11. These are the “standoff posts” that mount the bracket to come next. Make sure they’re installed with the grooved ends facing the water pump. The opposite (front) end of these posts have metric thread that are easy to booger up if you’re not careful. Again, be generous with the antiseize here.
12. Tighten the fasteners to secure the pump in place.
13. Now install the main bracket using four M8x1.25x25mm button head capscrews and AN washers. Make sure the standoff posts are only finger-tight before installing the capscrews, and use antiseize on all of the threads.
14. Next up is the water pump pulley, installed with Loctite to securely hold the screws in place.
15. Now the crank pulley goes on with four 3/8-inch capscrews on top of the “cone” of the Belleville cupped spring washers and more Loctite.
16. The alternator bolts to the main plate with four 3/8-16x4.5-inch button head capscrews. Use the 3/4-inch-long stainless steel spacer on the bolt and positioned between the back side bottom mount of the alternator and the timing cover. The top fastens with M8x1.25x25mm capscrew and AN washer.
17. The power steering pump bolts to the main plate with two 5/16x3-inch capscrews and lock washers.
18. We ordered the power steering pump with the reservoir attached, in which case this fitting and hard line should be installed (just finger-tight) prior to the pump going on. It will be removed later to install Teflon power steering hose after determining the length in our custom application.
19. The A/C compressor installs to the main plate with two M8x1.25 capscrews and AN washers, one each on the top and bottom mounts. Hand-tighten only at this point. On the bottom side, apply antiseize to the threads of the 1/2-inch shoulder bolt and washer and thread into the timing cover.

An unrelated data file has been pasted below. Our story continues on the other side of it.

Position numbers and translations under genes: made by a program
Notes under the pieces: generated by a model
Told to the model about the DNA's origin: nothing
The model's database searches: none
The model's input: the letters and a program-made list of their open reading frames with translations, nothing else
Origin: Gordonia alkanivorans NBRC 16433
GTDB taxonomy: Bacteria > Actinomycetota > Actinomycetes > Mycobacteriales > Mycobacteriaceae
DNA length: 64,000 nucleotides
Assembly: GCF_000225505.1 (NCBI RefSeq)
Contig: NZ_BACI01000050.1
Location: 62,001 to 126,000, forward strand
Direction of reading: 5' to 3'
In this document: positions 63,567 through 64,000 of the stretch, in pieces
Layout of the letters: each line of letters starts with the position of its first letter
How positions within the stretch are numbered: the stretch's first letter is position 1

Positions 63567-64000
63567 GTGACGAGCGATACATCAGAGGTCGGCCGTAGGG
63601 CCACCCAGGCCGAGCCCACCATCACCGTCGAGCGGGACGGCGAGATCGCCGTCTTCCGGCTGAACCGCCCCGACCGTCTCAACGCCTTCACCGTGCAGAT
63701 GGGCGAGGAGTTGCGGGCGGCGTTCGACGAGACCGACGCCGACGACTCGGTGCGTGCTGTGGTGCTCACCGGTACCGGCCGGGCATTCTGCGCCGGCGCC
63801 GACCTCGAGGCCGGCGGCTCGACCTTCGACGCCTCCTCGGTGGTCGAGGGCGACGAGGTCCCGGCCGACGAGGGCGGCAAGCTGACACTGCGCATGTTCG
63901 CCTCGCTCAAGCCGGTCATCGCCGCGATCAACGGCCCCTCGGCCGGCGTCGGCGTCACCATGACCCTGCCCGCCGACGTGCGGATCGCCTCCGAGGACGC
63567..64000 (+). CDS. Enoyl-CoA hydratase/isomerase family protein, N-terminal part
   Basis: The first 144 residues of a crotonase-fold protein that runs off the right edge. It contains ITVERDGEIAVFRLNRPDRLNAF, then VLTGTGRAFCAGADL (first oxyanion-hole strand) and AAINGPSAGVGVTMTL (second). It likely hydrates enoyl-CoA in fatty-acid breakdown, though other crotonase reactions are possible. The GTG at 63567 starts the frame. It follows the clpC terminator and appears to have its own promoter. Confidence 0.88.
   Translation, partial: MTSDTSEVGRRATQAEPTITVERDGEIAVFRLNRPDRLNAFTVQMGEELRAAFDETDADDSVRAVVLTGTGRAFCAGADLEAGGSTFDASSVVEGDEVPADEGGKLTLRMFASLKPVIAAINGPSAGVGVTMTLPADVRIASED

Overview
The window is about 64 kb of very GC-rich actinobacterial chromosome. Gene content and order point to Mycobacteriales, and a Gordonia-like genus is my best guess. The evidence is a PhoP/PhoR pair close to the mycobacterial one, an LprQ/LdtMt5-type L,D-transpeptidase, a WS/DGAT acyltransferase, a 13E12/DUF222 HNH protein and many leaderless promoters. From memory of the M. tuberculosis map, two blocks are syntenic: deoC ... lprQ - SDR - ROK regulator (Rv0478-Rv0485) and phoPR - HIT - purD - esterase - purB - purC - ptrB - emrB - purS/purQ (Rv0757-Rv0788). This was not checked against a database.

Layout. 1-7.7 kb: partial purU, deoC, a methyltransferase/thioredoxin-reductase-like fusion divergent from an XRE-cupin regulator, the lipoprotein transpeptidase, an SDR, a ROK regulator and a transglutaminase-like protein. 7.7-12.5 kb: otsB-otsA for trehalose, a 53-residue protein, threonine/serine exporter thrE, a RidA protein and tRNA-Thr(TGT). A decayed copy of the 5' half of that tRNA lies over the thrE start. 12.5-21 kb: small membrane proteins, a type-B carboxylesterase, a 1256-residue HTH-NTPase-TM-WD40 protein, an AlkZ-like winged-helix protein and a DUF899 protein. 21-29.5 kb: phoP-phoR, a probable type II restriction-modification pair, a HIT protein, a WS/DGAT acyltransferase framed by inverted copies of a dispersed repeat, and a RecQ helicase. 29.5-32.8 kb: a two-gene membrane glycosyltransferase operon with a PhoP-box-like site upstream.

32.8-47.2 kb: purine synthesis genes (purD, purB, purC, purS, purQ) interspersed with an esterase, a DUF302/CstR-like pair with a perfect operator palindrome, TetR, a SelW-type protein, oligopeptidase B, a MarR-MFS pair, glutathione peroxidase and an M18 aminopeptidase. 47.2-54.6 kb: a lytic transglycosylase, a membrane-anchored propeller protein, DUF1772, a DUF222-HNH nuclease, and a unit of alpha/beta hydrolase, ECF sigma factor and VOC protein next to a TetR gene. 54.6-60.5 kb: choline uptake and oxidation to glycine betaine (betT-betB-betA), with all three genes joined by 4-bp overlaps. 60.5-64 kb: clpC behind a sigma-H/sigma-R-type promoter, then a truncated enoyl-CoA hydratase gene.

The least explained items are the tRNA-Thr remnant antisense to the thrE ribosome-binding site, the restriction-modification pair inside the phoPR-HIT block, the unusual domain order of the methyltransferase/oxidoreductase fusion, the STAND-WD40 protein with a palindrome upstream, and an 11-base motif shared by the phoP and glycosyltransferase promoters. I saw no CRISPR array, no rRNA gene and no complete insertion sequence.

20. The A/C compressor is charged with nitrogen for lubrication during transport and this cover keeps it in, so only do this step when you’re ready to install the A/C lines and charge the system. We did it early to show you how it goes together. The first step is to remove this plate and replace it with the compressor manifold. While loosening the plate you’ll hear the gas escaping a little bit and then see two sealing O-rings once you remove the plate—making sure not to nick or damage the O-rings, install the manifold with two M8x25mm capscrews and fully tighten (but don’t over-torque it).
21. Install the belt tensioner on the main bracket with the supplied 3/8x2.25-inch hex bolt with Loctite.
22. A 1/2-inch drive ratchet or breaker bar fits into the little square opening of the tensioner and allows you to rotate it down in order to install the belt.
23. This billet aluminum cover hides the semi-ugly cast tensioner with two 10-32x3/4-inch socket head capscrews. Handy Tech Tip: We have learned in the past to always keep the little Allen wrench in the glovebox—if you need to swap a belt on the road and need to access the tensioner, you’ll need that tiny wrench to get this cover off.
24. And that’s it—the Eddie Motorsports S-Drive accessory bracket system installed on our small-block Ford. The engine’s owner is putting it into a ’57 T-bird, hence the Ford Red-Orange paint and valve covers. That’s a Holley Sniper fuel injection system on a Weiand intake.